David Behan, CQC chief executive, said: ‘People have a right to expect safe, effective, compassionate, high quality care. CQC plays a vital role in making sure that care services meet those expectations.

 

‘We recognise that quality care cannot be achieved by inspection and regulation alone – that lies with care professionals, clinical staff, providers and those who arrange and fund local services – but we will set a bar below which no provider must fall and a rating which will encourage and drive improvement.

 

In developing our plans for the next three years we have looked closely at what we do and listened to what others have told us, to make sure we focus on what matters to them. The plans also take account of Robert Francis’s report into the failings at Mid Staffordshire NHS Foundation Trust and the response by the Secretary of State for Health.’

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Boosting Facebook Engagement for your Medical Practice

Boosting Facebook Engagement for your Medical Practice | Social Media and Healthcare | Scoop.it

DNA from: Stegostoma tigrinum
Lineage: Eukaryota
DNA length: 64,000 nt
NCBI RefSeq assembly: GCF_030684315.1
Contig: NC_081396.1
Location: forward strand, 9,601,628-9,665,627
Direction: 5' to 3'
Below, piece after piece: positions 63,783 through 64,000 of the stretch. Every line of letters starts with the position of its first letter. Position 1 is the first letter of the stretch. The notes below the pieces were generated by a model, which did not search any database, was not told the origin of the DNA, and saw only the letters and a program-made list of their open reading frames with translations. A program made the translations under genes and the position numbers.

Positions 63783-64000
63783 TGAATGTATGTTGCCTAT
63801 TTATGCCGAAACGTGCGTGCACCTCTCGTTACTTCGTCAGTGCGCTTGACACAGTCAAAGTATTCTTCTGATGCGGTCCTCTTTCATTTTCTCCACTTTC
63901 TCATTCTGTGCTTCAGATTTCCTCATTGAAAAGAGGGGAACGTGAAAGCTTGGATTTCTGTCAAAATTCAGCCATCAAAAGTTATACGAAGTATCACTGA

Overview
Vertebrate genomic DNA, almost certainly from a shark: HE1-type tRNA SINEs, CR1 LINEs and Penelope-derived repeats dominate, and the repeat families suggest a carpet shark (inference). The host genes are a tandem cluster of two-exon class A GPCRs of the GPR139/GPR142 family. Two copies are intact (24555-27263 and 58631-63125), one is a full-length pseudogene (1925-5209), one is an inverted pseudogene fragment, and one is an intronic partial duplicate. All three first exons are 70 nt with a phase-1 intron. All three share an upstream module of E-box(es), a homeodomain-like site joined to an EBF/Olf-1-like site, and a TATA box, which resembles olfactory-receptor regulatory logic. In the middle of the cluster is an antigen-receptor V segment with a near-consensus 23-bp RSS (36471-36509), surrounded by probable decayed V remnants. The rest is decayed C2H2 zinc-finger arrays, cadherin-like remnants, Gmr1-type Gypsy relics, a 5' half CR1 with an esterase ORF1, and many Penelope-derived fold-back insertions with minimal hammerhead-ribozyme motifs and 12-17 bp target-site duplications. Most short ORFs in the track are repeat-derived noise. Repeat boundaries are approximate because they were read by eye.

When it comes to social media, the name of the game is engagement. After all, what good are all of those fans and followers if they don’t care about or pay attention to what you’re doing?  Just last month, my team and I guided one of our orthopaedic clients into the top ten national “medium-sized” companies competing to win the Social Madness Competition presented by The Business Journals.


Below are some of the strategies we employed to become the “little orthopedic practice that could.”

Identify Your Facebook Target Demographic


Be sure to determine your Facebook page’s demographics before attempting to craft your messaging.